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Perfect plants forperfect places

Mary Cruickshank looks at the latestcrop of books for garden lovers. Gardening is one of our most popular leisure pursuits: who doesn't have their dream garden or spend part of the holiday trying to reach it? Hester Mallin achieved hers on the 23rd floor of an east London tower block. Helicopter pilots would hover in amazement above her tiny garden, which had a bit of everything - even small trees and shrubs.

Mallin's account of her country garden in the sky is one of the fascinating extracts in The Virago Book of Women Gardeners (Virago Pounds 7.99) edited by Deborah Kellaway. Here she joins Mrs Ewing on bedding ("All is fine that is fit") Gertrude Jekyll on colour, Vita Sackville-West on Sissinghurst, Margery Fish on ground cover ("When in doubt plant Geranium endressii"), Beth Chatto on August and a host of other "poets and pedagogues" from the 18th century to the present day. These often tantalizingly brief extracts lead to the library as well as back into the garden.

For dream gardens on a grand scale, Stephen Lacey's Gardens of the National Trust (National Trust Pounds 29.99) is an irresistible tour of 136 historic gardens in England, Wales and Northern Ireland (Scotland has its own Trust). They span the great ages of garden design: the 17th-century Dutch-style parterres at Ham House and Westbury Court, the classical theme parks of Stowe and Stourhead, Victorian exoticism at Biddulph Grange, and the 20th-century plantsmen's gardens at Hidcote and Sissinghurst.

The photographs are impressive: huge vistas of Blickling Hall and Charlecote Park as well as delicious details of roses at Nymans and peonies at Killerton. They are also eerily uninhabited and there's little evidence of gardening as a continuing activity. These magnificent landscapes are frozen in the past (literally in the case of the icy beauty of Studley Royal), detached from the people who made them and untouched by the 8.5 million visitors who pass through them every year.

Rose-grower Peter Beales visits 33 rose gardens in glorious full bloom and describes them with reverence in Visions of Roses (Little, Brown Pounds 25). Vivian Russell's sensuous photographs almost leap off the page and at each garden Beales profiles two classic roses: 'Gloire de Dijon' and 'Cerise Bouquet' at Helmingham Hall in Suffolk, for example, 'Vanity' and 'Cramoisi Superieur' at Ninfa near Rome.

The Norfolk nursery, Blooms of Bressingham, specialists in conifers, heathers and the island bed, celebrates its 70th anniversary this year and the founder, Alan Bloom's 90th birthday. His son, Adrian Bloom's new book, Summer Garden Glory (HarperCollins Pounds 16.99) takes what he calls a "selective trundle" through the summer months in his six-acre garden at Foggy Bottom, finishing with useful notes on year-round colour, drought resistance, planting schemes and a directory.

In Graham Rice's practical The Gardener's Guide to Perennials (Mitchell Beazley Pounds 19.99) technique comes first: planting, feeding, propagating, pest control and so on, making this an excellent book for beginners. The basics are followed by a feast of herbacious borders for large and small gardens and a range of sites and soils. Rice selects more than 750 plants for the Guide's well-illustrated directory; in his Planting Planner (Macmillan Pounds 9. 99) there are hundreds more to choose from. These extensive lists for every garden situation (north facing walls, wind breaks, noise filters etc) and preference should leave no one short of ideas.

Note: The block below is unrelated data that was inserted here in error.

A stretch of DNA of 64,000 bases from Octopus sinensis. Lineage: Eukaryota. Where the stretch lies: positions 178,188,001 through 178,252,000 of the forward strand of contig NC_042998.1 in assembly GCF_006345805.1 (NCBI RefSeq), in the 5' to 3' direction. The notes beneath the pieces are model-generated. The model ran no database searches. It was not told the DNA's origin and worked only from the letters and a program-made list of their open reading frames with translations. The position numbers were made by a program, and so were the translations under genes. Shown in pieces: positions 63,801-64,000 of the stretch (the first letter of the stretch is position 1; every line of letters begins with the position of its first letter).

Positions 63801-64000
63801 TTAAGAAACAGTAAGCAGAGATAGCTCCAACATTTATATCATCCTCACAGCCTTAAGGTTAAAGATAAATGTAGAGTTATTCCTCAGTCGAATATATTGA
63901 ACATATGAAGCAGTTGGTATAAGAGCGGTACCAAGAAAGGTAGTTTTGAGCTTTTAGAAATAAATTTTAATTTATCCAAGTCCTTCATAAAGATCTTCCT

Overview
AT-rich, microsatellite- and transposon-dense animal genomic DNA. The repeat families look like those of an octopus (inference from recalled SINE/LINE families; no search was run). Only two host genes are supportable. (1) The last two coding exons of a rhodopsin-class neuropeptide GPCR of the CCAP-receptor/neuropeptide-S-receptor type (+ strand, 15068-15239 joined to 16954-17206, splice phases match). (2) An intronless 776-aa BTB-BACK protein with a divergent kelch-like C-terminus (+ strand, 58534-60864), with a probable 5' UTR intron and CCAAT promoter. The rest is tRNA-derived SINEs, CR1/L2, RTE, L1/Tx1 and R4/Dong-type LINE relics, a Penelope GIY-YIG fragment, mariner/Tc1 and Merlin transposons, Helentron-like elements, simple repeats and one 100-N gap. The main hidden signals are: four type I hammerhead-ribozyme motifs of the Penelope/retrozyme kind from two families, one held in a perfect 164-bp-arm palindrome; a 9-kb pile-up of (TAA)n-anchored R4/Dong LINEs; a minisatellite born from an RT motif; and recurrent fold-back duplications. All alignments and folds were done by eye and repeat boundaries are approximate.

No l Kingsbury's The New Perennial Garden (Frances Lincoln Pounds 20) advocates a way of using perennials inspired by William Robinson's The Wild Garden, first published in 1870. The "new" perennial garden is environmentally friendly, labour saving, and requires a lot of space. It is also wonderful to look at: romantic drifts of ox-eye daisies and salvias; shady woodlands with foxgloves and columbines; and aromatic Mediterranean gardens of lavender, myrtle and sage. Planting is in informal groups with no hard borders and the lawn ("that hallmark of suburban civilisation") is replaced by tall grasses and mown pathways.

The New Perennial Garden may leave you dreaming, but Andrew Lawson's The Gardener's Book of Colour (Frances Lincoln Pounds 25) is both inspirational and accessible. Taking colour as the gardener's "most potent weapon", Lawson's beautiful photographs, lucid captions and undogmatic text, demonstrate a multitude of ways in which it can be used. There are ideas for every type of garden or patio: a radiant laburnum arch underplanted with yellow and white wallflowers or a terracotta pot overflowing with burgundy petunias and purple- leaved basil. There are subtle harmonies of soothing pastels as well as dramatic colour shocks like magenta and orange - "the equivalent of a clash of cymbals in a symphony," writes Lawson.

Plants are helpfully listed by colour and season of flowering, and if you're tempted to recreate those sumptuous borders at Ascott or Sissinghurst, or even a small part of them, the planting schemes are here to tell you exactly what you'll need.

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